The prior art as exemplified by the aforementioned patents is considered to fall short in achieving the necessary speed and accuracy in the successive weighing out of selected amounts of material and in such a way as to avoid waste, inaccurate fillings, and greatly reducing the cost of the production of articles requiring such materials where such articles are to be produced in mass production operations. Although conventional apparatus may be adequate to meet establishing weighing tolerances for weighing out relatively large quantities of material, they have not been found to be capable of accurately and rapidly weighing and filling in the lower weight ranges, such as, on the order of 0.10 lbs. to 0.0001 lbs. and where the fill rates must be as high as 10 to 600 fills per minute.
It is therefore an object of the present invention to provide for a novel and improved method and apparatus for weighing and dumping comminuted materials; and wherein such method and apparatus are conformable for use in numerous applications which require the dispensing of precise amounts of materials in mass production.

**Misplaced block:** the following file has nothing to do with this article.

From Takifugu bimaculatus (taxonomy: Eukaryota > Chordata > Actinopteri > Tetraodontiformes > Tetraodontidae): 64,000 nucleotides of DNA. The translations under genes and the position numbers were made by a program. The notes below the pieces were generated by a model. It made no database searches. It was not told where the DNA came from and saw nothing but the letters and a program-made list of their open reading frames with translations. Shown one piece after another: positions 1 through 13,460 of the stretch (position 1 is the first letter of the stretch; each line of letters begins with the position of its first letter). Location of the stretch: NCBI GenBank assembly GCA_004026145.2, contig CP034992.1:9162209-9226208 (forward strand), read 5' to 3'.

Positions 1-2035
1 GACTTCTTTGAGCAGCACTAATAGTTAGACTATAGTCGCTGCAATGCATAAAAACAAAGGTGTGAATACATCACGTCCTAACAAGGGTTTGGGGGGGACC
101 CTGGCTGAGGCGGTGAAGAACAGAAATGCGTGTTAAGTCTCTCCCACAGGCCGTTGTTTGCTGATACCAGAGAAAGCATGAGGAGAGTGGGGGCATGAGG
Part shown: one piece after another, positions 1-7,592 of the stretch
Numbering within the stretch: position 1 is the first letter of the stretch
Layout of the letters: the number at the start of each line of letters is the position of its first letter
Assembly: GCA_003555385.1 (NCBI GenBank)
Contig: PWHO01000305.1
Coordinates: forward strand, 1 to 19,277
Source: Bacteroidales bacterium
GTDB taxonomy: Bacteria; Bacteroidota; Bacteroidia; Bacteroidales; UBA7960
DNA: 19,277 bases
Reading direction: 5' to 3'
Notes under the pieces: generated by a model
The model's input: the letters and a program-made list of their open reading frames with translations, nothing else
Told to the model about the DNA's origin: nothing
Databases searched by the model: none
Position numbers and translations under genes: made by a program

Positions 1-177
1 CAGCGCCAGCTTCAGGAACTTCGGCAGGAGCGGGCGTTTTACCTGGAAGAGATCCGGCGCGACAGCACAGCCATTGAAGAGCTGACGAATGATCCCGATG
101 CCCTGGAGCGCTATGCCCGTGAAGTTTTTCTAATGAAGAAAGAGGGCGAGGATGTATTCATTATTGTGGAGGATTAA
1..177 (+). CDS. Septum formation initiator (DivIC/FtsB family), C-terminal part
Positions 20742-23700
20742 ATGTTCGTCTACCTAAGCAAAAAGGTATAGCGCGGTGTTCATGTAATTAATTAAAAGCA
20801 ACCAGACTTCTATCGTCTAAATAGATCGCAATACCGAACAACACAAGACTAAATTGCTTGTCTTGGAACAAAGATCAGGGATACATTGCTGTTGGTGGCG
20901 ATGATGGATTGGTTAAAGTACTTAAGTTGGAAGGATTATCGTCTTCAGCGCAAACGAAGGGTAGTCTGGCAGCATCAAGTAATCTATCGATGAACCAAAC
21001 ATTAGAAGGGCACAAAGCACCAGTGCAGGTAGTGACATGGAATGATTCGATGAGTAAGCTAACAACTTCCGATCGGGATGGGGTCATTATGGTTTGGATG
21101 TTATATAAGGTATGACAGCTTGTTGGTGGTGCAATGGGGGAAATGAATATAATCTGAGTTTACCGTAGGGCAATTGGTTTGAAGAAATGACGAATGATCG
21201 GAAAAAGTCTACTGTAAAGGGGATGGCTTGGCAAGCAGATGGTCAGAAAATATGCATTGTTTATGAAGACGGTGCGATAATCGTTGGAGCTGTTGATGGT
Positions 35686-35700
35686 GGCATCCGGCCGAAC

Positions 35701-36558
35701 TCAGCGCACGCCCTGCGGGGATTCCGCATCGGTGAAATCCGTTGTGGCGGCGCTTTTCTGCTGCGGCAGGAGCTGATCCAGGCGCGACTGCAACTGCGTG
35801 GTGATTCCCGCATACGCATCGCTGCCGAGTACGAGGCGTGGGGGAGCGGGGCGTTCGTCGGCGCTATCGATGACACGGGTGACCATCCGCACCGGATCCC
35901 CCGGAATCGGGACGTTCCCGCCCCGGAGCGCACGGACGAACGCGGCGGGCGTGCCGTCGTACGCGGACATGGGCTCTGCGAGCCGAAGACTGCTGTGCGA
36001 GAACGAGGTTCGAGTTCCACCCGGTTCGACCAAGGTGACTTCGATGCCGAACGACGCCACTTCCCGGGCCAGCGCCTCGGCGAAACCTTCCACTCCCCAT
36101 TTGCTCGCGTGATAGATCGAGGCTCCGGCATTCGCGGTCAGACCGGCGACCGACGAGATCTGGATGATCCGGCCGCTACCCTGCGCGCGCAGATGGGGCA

It is another object of the present invention to provide for a novel and improved weighing apparatus in which selected amounts of powdered or granular material may be weighed and dumped in rapid succession while minimizing to the point of eliminating material losses and inaccurate fillings.
It is an additional object of the present invention to provide for a high speed, precision weighing and dumping apparatus which is compact, and has minimal power requirements in carrying out a completely automated sequence of steps in filling, weighing and dumping precisely controlled amounts of a comminuted material.
It is another object of the present invention to provide for precision weighing and filling apparatus which is extremely rapid and accurate both in the automated filling and dumping of selected amounts of a comminuted material while being capable of sensing inaccuracies in filling without interrupting the dispensing operation.